As this space has discussed often in the last two years, perhaps no element of supply management has been impacted by the coronavirus pandemic more than inventories — and most organizations are striving to improve visibility and decision-making with their stocks.
Among those initiatives is development or enhancement of a control tower of inventory and other supply chain metrics, says Marco Sandrone, senior research director with the supply chain practice at Gartner, the Stamford, Connecticut-based global business research and advisory firm. “It is becoming more of a priority for businesses to put together this capability for the procurement organization, as well as logistics and transportation,” he says.
While control towers are more prevalent in companies’ supply chain operations, the metrics — in Gartner’s dashboard blueprint, leading or diagnostic measurements that identify issues and root causes, and lagging or outcome gauges of service, cost and cash (inventory) — are largely unchanged, Sandrone says. However, he adds, two leading metrics are not on many control tower dashboards but should be: time to awareness and resolution.
Many organizations lack the “digital dexterity,” Sandrone says, to use them as diagnostic measurements. Also, since organizations have their own response processes, the metrics have no consensus definitions and benchmarks. However, they are among the most critical gauges: The longer it takes to be aware of a problem like a supplier delay or manufacturing asset failure, the longer it takes to resolve it, increasing the chances of a stockout.
“You need to have clear data that allows you to monitor the process out at a granular level,” Sandrone says. “And then you need to have clear responsibility to know exactly who is to be made aware, as well as the person or the team that needs to respond. This process doesn’t happen that often, as many organizations find it easier to monitor lagging metrics like overall service level and order cycle time because they are comfortable with them.”
Meaning of the Metrics
A supply chain control tower is, according to Gartner’s definition, a “concept that results in combining people, process, data, organization and technology” that captures and uses “close to real-time operational data from across the business ecosystem to provide enhanced visibility and improve decision-making.”
Gartner researchers have found that companies use control towers most for (1) logistics and transportation and (2) end-to-end supply chain processes. “A control tower (provides) a detailed, operational type of metrics,” Sandrone says. “Companies talk about having an end-to-end (control tower), but we rarely see one that has a proper control tower solution that covers all the different functions for an organization.”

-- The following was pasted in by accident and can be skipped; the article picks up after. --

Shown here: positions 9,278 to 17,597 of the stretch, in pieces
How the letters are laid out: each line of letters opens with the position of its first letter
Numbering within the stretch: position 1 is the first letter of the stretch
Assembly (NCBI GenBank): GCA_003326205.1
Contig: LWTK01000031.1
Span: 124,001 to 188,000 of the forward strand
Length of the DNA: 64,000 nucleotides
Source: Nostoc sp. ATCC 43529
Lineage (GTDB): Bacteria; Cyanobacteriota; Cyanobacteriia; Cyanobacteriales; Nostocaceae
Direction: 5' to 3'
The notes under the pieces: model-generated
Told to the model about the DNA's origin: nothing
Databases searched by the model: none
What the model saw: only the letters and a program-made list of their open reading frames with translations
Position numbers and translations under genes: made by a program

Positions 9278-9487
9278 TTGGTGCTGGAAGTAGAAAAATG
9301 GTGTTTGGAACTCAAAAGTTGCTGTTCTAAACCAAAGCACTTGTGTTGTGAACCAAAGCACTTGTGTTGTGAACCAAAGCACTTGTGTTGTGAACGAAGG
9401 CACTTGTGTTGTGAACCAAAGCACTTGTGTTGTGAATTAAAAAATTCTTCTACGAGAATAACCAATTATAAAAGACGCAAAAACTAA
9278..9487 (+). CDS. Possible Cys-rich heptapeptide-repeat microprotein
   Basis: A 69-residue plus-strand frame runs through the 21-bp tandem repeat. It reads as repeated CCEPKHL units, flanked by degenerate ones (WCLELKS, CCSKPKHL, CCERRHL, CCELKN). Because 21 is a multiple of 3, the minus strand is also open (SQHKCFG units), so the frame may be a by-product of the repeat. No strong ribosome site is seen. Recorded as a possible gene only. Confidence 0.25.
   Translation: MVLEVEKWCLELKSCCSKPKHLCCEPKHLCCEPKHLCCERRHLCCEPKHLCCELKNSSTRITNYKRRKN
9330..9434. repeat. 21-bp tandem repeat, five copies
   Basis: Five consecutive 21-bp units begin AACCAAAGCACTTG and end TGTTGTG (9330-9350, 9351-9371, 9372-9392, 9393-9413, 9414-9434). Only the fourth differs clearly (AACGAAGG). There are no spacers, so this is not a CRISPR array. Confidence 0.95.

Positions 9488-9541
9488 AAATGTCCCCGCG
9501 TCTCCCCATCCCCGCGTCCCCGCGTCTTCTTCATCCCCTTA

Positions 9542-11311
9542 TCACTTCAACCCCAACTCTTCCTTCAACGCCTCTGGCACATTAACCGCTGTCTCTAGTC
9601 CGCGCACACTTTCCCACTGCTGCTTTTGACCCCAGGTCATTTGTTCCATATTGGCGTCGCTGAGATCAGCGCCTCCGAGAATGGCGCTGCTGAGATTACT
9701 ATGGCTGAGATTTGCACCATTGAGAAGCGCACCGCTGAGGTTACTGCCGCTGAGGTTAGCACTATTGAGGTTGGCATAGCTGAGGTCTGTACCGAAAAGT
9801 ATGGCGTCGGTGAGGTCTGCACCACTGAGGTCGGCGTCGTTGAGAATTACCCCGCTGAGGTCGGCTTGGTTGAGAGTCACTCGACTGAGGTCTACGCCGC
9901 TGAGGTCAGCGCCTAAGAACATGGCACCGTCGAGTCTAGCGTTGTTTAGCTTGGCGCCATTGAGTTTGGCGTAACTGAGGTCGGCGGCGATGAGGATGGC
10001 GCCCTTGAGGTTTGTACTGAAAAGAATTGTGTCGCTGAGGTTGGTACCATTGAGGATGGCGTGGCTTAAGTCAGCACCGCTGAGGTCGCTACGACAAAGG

Among the outcome metrics that measure past performance include on-time delivery and cycle time; capacity utilization and time to ship are analytics alongside time to awareness and resolution on the diagnostic roster. Time to awareness is defined as how long a supply management organization takes to address a problem or system failure, and time to resolution is how long before the situation is corrected.
A company’s time to awareness/resolution deadlines can be measured in two ways, Sandrone says: (1) adherence to a defined process. “If, for example, the target is 30 minutes to acknowledge an emergency order, it’s a ‘hit’ if the response occurs in that time and a ‘miss’ if it takes longer. If there are multiple events over a period of time, you can calculate the average time to respond.” He adds, “Resolution of the problem is a little more (critical), where you might have a different time line, because it’s to avoid a big impact.”
Again, there are no industry-wide benchmarks, so Sandrone says proper time to awareness and resolution depends on the complexity of the situation and response. However, he says, time to awareness typically should not take more than a day, and time to resolution can take from hours to weeks.
The Impact on Outcome Metrics
How an organization defines — and sets its benchmarks for — time to awareness and resolution depends on its level of maturity and digitization, Sandrone says. An organization with a sound control tower should not rely on outcome metrics or an unexpected event to find signs of a supplier delay or manufacturing asset failure, he adds.
Once an alert is generated, time to resolution is a three-step process: (1) quantify the impact of the disruption on service level, inventory and/or revenues, (2) develop response scenarios like alternative sourcing or use of safety stock from an alternative site and (3) confirm and execute the solution. It’s been said that time to resolution can also be classified as “time to money,” because a slow response can become evident in outcome metrics measuring costs and customer service.
Time to resolution can me most valuable in the aftermath, Sandrone says. A supply management organization’s post-disruption debriefing should include analysis and discussion of why the response took the length of time it did.
“What were the root causes for the problem to take so long to be resolved? Is it because there was an issue with the alert system, so the problem didn’t get flagged?” he says. “Was it an internal problem, where the alert got flagged, but the organization had several alerts to look at? Was there a problem in understanding the solution, or did the organization lack the capability to implement it?”
Sandrone concludes, “In this process, we see how time to awareness and resolution are leading KPIs: Awareness is the initial must-have step, and resolution can help an organization break down the elements that lead to the outcome.”
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